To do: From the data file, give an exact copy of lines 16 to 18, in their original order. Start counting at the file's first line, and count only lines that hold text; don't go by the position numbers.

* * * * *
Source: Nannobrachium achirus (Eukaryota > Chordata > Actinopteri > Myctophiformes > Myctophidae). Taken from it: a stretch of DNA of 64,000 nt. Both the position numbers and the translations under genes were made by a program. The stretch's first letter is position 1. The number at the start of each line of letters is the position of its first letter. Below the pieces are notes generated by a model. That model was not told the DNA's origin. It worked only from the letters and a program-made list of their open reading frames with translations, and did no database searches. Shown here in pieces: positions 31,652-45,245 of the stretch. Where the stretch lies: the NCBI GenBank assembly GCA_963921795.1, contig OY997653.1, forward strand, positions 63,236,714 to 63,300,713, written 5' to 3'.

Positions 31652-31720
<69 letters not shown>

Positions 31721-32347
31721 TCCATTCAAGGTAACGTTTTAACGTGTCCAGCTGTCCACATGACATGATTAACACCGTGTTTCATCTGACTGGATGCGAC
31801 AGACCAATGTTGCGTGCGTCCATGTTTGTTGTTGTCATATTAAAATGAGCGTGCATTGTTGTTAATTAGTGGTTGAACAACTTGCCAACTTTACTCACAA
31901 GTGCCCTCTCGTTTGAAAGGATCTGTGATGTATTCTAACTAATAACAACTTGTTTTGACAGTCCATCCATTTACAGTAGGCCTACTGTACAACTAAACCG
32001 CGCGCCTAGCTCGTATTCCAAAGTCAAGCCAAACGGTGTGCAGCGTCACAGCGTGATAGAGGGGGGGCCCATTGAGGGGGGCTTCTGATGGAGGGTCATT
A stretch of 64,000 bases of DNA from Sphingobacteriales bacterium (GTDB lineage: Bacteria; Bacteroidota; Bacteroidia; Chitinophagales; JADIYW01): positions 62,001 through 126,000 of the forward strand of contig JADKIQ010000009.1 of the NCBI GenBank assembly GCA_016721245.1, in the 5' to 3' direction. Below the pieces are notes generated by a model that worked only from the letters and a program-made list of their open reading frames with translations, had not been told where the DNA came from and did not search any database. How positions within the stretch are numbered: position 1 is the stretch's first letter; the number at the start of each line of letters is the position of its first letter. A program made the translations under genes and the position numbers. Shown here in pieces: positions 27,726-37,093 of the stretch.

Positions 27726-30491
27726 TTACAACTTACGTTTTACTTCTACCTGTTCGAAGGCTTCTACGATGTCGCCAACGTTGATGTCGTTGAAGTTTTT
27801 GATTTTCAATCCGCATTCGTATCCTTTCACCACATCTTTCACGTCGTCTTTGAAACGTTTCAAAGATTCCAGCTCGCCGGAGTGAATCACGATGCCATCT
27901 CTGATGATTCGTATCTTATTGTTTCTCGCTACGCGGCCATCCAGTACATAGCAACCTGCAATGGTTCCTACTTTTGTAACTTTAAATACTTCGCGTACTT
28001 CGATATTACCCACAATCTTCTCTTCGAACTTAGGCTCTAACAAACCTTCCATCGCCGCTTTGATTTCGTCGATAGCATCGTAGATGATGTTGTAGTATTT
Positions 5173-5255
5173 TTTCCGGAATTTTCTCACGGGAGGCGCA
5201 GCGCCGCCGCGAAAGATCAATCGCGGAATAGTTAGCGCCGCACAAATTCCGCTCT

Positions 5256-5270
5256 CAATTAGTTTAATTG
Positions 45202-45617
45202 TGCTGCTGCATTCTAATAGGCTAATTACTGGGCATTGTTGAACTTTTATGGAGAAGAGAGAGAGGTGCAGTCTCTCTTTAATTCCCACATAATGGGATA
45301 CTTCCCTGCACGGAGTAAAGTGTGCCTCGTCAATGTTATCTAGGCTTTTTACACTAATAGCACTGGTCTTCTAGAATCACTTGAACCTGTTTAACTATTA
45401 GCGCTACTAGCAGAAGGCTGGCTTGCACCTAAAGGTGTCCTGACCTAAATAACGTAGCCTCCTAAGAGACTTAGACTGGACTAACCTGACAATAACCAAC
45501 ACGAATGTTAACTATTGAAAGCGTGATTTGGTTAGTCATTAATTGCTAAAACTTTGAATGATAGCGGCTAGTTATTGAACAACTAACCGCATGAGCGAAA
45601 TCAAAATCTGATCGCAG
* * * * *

5173 TTTCCGGAATTTTCTCACGGGAGGCGCA
5201 GCGCCGCCGCGAAAGATCAATCGCGGAATAGTTAGCGCCGCACAAATTCCGCTCT

Positions 5256-5270